Wednesday, February 28, 2018

Special Teams Players of the Year—NFLPA, NFL Alumni, PFWA/PFW, and NFL Pro Bowl

LOOKING BACK
By John Turney

In 1982 the NFL Alumni Association began to award the top special teams player of the year, with Hank Bauer being the inaugural winner. In 1984 the NFL Players Association (NFLPA) and the NFL via the Pro Bowl began to choose the top players in each conference. In 1986 Pro Football Weekly/Pro Football Writers of America began choosing special teams demons to their All-Conference teams.

Here are those winners:
(click to enlarge)


NFL Alumni continued the award through 2010, but from 2000 through 2011 all the winners were kickers or returners. Here are those winners:
However, not satisfied with that we decided to choose winners, based on our own research and film study winners from 1964-1981. We consulted coaches, the literature of the time, and other sources to try and pick who we thought were the top players in the league, conference plus a couple of honorable mentions.

Here are our picks:

We certainly missed some great players such as Lou Piccone, Jets-Bills, Charlie Scales, Cle, Sid Williams, Cle, Ed Beard, SF, Mickey Zofko, Det, Bruce Huther, Dal, Todd Christensen, Oak-NYG,  Mike Hull, Chi-Was,  Reggie Garrett, Pit (excellent for two seasons), Don Dufek, Sea, among others. But that is too be expected.

Some great special teamers who were not especially noted in the above charts are  Clint Kriewaldt, Det-Pit (over 100 career special teams tackles), Chris Maragos, SF, Sea, Phi, Steve Hendrickson, SD plus other teams, Donte Curry, Det plus other teams, Harold Morrow, Min plus other teams, Jerald Sowell, Jets, Bucs, Keith Burns, Broncos plus two other teams, Gary Stills, Chiefs, Ravens, Rams, Blake Costanzo, four teams, Steve Gleason, Saints (61 tackles, 4 blocked punts in seven seasons), Bryan Braman, Hou-Phi, Reggie Rivers, Broncos, Norwood Vann, Rams-Raiders, Bill CowherRick Moser, Steelers-Dolphins-Bucs, et al. 

We could have added maybe a couple dozen more names we have in our files as well. We tried to pick players who made tackles, forced fumbles, blocked kicks or punts, i.e. did something to stand out and do things that won games. If you have suggestions, let us know in comments section below.

Alex Hawkins was reported to be the first special teams captain, named by Don Shula in the early 1960s. Back then teams didn't really have "gunners" and Hawkins was more of an "upback" in the punt formation and from there often led team in special teams tackles.

Here are a couple of stills showing the seemingly typical punt formation.

Dave Meggyesy wrote about his special team contributions in his bestselling memoir, Out of Their League. In the literature of the day and Bills fans who saw games back then report that  Marty Schottenheimer was the "Steve Tasker-type" special team of his era. Tony Guillory was a difference maker in 1967 for the 11-1-2 Rams blocking a couple of punts in key games, especially the Packers game in Los Angeles late in the season. Wide receiver Warren Wells had 22 tackles on special teams that same 1967 season.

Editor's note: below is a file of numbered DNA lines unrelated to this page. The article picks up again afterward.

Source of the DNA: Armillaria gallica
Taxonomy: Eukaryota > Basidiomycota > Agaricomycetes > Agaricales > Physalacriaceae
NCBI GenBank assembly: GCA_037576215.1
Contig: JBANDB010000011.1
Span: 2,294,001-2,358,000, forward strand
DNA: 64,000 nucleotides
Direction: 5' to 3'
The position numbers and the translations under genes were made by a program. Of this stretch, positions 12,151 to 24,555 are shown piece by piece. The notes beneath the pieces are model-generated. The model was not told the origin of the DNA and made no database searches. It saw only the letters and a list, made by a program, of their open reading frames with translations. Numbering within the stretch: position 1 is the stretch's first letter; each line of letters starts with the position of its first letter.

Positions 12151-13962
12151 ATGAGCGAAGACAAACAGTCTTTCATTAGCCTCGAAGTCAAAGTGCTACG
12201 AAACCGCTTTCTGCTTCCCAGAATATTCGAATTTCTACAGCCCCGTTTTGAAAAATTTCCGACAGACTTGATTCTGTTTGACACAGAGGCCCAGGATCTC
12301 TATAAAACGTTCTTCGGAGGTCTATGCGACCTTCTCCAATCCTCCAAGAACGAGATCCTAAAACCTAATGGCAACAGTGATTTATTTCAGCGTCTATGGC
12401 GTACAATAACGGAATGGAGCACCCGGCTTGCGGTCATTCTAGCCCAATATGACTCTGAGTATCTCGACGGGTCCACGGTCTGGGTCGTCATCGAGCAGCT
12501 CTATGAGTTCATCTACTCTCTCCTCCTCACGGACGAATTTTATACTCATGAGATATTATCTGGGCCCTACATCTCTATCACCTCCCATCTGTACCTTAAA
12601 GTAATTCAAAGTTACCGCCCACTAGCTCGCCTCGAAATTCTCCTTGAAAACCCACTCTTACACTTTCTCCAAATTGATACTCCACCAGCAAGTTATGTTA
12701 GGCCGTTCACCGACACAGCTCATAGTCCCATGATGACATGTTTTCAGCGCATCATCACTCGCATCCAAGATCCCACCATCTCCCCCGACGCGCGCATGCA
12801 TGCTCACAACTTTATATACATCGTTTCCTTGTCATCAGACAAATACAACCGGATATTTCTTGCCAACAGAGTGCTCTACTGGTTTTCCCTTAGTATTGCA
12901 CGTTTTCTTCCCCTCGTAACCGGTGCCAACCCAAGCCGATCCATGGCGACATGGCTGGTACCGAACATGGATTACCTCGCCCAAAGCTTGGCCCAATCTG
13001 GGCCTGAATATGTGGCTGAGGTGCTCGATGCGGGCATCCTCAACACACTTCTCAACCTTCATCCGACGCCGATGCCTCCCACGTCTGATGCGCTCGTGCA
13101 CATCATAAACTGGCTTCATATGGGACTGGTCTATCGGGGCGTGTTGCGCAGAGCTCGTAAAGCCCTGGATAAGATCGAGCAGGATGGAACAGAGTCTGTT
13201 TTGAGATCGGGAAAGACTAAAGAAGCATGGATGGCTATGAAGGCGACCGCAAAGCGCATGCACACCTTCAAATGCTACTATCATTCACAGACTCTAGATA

Ceasar Belser was our pick for both 1968 and 1969. In 1968 he had 21 special teams tackles, blocked a punt and made himself known on the other specialty teams and the following season he had 17 tackles and in 1970 he had 16. Rich Saul was credited with 51 tackles by Marv Levy, the Rams special teams coach in 1970. We don't think it was that many, but he was a fine lieutenant for Alvin Haymond and his "Haymond's Headhunters"—the nickname for the Rams special teams units. Haymond was not only a fine kick and punt returner, he may be the best overall special teams player from 1964-73 when you take into account coverage, returns and rush.

Bill Malinchak and Rusty Tillman led a seemly cast of thousands for the good special teams units the Redskins fielded in the George Allen era. Thomas "Hollywood" Henderson was something in 1975. He could return kicks (how many linebackers could do that?) and was big on the coverage units as well. He had amazing speed for a 'backer.

Godwin Turk was the top performer for the Broncos units, as a coverage guy and as a blocker for Rick Upchurch who returned four punts for touchdowns. In 1977 Jeff Barnes, again a top tackler, but also blocked three punts and was a top special teams contributor for the rest of his career. We didn't pick Vince Papale for PR reasons, but because he was solid, had 19 tackles and was a leader of a very good special teams unit.

Starting in 1978 Hank Bauer began his reign as the top coverage player in the NFL as he averaged about 25 tackles a year from 1978-82. Perhaps the best all-around special teams player of that era was Ivory Sully of the Rams. Sully was top-notch in coverage and often led the team in special teams tackles but he also blocked 7 punts or kicks and was a great jammer of gunners of the opposing teams and could return kicks if needed—like Haymond and Tasker, Sully was the complete package.

Throughout the 1980s and 1990s the names become more familiar and there were actual awards to give them notice of a job well done. Tasker, Ron Wolfley, Fredd Young, Mosi Tatupu, Ron Wolfley, Jim "Crash"  Jensen, Derrick Jensen, Sam Anno, Rufus Porter, and Reyna Thompson with others were among the top honored special teamers among others.

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